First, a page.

When Can Chicks Go Outside?

when can chicks go outside

As you are well-aware, newborn chicks need to remain inside the brooder. However, as your little fluffy babies begin to grow, you will be faced with a conundrum. Just when is it ok for you to let the chicks outside? Truthfully, the answer to this question would be: it depends.

There are quite a few different factors to take into account. Therefore, it can be tricky to provide owners with the precise time and age for when you can let your chicks out. However, there is a way for you to figure this out by yourself. To learn all you need to know about this topic, keep reading.

Why Do Chicks Need to Stay Inside for Longer?

Newly hatched chicks are ill-equipped to handle their own body temperature. This is why they need to constantly be in an environment where the temperature is controlled to suit them. To make matters worse, the cold can have a negative impact on the chicks’ overall health.

If your chicks’ temperature drops by even a single degree, this can put stress on their little bodies. Not to mention, if they get too cold both their digestive systems and immunity will be negatively impacted. So, to put it shortly, chicks need to stay warm.

Now, the easiest way to keep them at an optimal temperature is to keep them inside the brooder. This way, you will be able to eliminate the possibility of their temperature dropping, especially when they are quite young.

The Dangers of Letting Chicks Out Too Soon

It is this need for chicks to stay warm that makes it so important to keep them inside for as long as necessary. See, when chicks venture outside before they are ready, they become susceptible to becoming chilled. This can lead to illness or even death in some instances.

Nevertheless, this isn’t the only risk of letting chicks out too early. Chicks tend to have very weak immune systems when they are young. As such, they aren’t great at warding off most illnesses. Unfortunately, the great outdoors can hold quite a few bacteria and parasites including but not limited to:

  • Marek’s disease
  • Staph
  • Coccidiosis
  • E-coli

By keeping chicks inside until the right time, you increase the chance of them growing up healthy and happy.

At What Age Can Chicks Go Outside?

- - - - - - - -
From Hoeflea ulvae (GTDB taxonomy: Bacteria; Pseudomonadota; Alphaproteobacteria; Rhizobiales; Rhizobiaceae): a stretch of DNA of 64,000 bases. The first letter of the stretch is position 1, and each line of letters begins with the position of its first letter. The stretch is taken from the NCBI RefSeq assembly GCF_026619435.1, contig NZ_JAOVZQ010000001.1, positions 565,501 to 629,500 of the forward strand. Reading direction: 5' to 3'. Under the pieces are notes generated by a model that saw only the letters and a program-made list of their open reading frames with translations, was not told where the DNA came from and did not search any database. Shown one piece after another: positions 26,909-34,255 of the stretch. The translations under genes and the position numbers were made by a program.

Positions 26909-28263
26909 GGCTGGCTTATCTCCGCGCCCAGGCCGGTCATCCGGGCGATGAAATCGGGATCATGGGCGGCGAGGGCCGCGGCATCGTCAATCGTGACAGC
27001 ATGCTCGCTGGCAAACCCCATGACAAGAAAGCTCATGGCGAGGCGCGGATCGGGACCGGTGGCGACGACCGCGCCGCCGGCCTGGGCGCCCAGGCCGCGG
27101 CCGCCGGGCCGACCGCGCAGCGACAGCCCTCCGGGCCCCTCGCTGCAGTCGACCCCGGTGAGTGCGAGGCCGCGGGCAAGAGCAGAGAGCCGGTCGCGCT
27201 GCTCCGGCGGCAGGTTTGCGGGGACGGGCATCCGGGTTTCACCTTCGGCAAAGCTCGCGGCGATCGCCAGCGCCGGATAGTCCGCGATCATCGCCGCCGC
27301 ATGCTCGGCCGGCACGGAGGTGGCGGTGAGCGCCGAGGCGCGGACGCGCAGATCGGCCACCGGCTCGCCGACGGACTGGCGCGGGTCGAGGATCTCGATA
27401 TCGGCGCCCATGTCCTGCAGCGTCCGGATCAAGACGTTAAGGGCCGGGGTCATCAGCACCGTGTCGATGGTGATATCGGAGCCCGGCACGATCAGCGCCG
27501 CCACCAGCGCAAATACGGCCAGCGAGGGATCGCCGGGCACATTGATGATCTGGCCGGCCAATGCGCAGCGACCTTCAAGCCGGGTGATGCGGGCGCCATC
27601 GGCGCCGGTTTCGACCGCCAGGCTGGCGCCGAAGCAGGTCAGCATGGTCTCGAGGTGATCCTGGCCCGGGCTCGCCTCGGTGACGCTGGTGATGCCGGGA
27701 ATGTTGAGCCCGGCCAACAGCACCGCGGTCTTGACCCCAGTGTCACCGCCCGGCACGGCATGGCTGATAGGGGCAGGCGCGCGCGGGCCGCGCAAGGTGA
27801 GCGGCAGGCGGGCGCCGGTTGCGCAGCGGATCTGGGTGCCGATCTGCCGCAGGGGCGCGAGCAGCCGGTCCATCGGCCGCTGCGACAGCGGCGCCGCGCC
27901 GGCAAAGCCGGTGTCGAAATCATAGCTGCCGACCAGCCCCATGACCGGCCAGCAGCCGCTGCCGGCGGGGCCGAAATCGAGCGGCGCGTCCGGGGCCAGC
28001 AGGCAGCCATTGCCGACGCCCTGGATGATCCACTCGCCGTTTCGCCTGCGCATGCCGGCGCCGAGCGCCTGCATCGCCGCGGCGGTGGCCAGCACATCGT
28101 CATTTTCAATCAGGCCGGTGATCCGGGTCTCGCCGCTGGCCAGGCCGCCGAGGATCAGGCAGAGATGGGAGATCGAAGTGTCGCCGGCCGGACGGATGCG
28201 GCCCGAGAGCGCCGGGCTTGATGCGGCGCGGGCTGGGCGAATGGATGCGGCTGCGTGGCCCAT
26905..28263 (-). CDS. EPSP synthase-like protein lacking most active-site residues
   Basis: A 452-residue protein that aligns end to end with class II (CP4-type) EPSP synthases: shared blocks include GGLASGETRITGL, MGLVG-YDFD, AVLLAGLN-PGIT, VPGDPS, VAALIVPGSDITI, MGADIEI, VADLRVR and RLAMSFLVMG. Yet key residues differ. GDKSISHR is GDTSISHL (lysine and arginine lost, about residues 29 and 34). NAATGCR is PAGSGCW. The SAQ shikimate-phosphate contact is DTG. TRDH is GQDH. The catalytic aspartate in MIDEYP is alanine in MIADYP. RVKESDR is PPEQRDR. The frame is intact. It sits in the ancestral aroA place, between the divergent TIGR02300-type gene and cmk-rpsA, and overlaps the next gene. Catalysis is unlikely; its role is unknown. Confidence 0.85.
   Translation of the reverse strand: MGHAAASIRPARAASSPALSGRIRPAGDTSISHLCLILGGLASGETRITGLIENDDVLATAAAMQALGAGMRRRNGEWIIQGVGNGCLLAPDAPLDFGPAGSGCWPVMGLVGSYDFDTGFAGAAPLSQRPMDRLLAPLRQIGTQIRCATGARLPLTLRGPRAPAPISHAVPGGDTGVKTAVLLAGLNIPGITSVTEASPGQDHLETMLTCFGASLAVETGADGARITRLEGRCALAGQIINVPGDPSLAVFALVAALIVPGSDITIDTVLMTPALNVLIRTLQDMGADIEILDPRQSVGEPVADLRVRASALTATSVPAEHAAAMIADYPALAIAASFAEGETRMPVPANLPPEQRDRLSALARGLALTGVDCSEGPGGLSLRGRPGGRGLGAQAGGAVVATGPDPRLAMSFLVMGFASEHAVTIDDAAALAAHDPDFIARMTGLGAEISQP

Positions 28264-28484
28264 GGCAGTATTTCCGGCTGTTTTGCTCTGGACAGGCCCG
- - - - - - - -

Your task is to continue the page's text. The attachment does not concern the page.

This is perhaps one of the trickiest questions to answer. Most people who raise chicks will tell you that your chicks can go outside when they are around 3 weeks old. This is because, at this point, they can deal with slightly lower ambient temperatures.

What is really important to monitor here, though, is when the chicks begin to start feathering. See, chicks are able to keep themselves warm by fluffing their feathers. This causes layers of air to be trapped within them and for this air to act as an insulator.

Chicks, however, tend to have fluff rather than actual feathers. This is why they can’t really warm themselves just yet. So, the chicks need to be fully feathered before they are let outside. This is also why it can be difficult to pin down the right age to let them out.

Understand, each breed will feather at a different rate. Thus, some will have sufficient plumage by the time they are around three weeks. Other breeds, meanwhile, may take a little longer. So, always observe your chicks’ fluff and feathers before letting them out.

Weather and Environment Conditions to Monitor

Considering how important it is to keep your chicks cold, it stands to reason that you should keep a close eye on the conditions outside the brooder. First of all, do not let the chicks out during the wintertime. If the temperature is low and there is snow on the ground, keep them inside.

Also, monitor the ambient temperature. It is going to be at least six weeks until your chicks can keep themselves adequately warm. Until then, you can only keep them outside if the ambient temperature is suitable for their needs.

Now, these are the ideal external conditions for chicks to go outside:

  • Between 80°F and 85°F
  • Humidity levels less than 80 percent
  • Clear day, no rain

If it does begin to rain, you should bring your chicks inside before they have a chance to get wet. It is also a good idea to observe their behavior while they are outside. If they are huddled together rather than running around, it means that they are too cold. Therefore, they shouldn’t be let outside just yet.

Planning That First Trip Outside

Let’s imagine that your chicks are finally ready to roam free for a little while. It isn’t as simple as opening the brooder doors and letting them run around like crazy. Rather, you need to carefully plan this first trip out so that all your chicks will be happy and have a great experience.

Here is what you need to do first:

  • Make sure that there are no predators (birds, cats, and dogs included) around
  • Have a contained area to keep them
  • Keep lots of drinking water sources around the area
  • Have a place for them to retreat to if they are frightened

Other important tips to keep in mind include:

  • Always keep an eye on them
  • Take note of changes in weather
  • Move them inside if they are uncomfortable

While there may not be a clear-cut answer to when you can let your chicks go outside, there are still quite a few resources for you to turn to. By following the above advice, as well as your own instincts, you will be able to figure out just when the right moment for your brood is.

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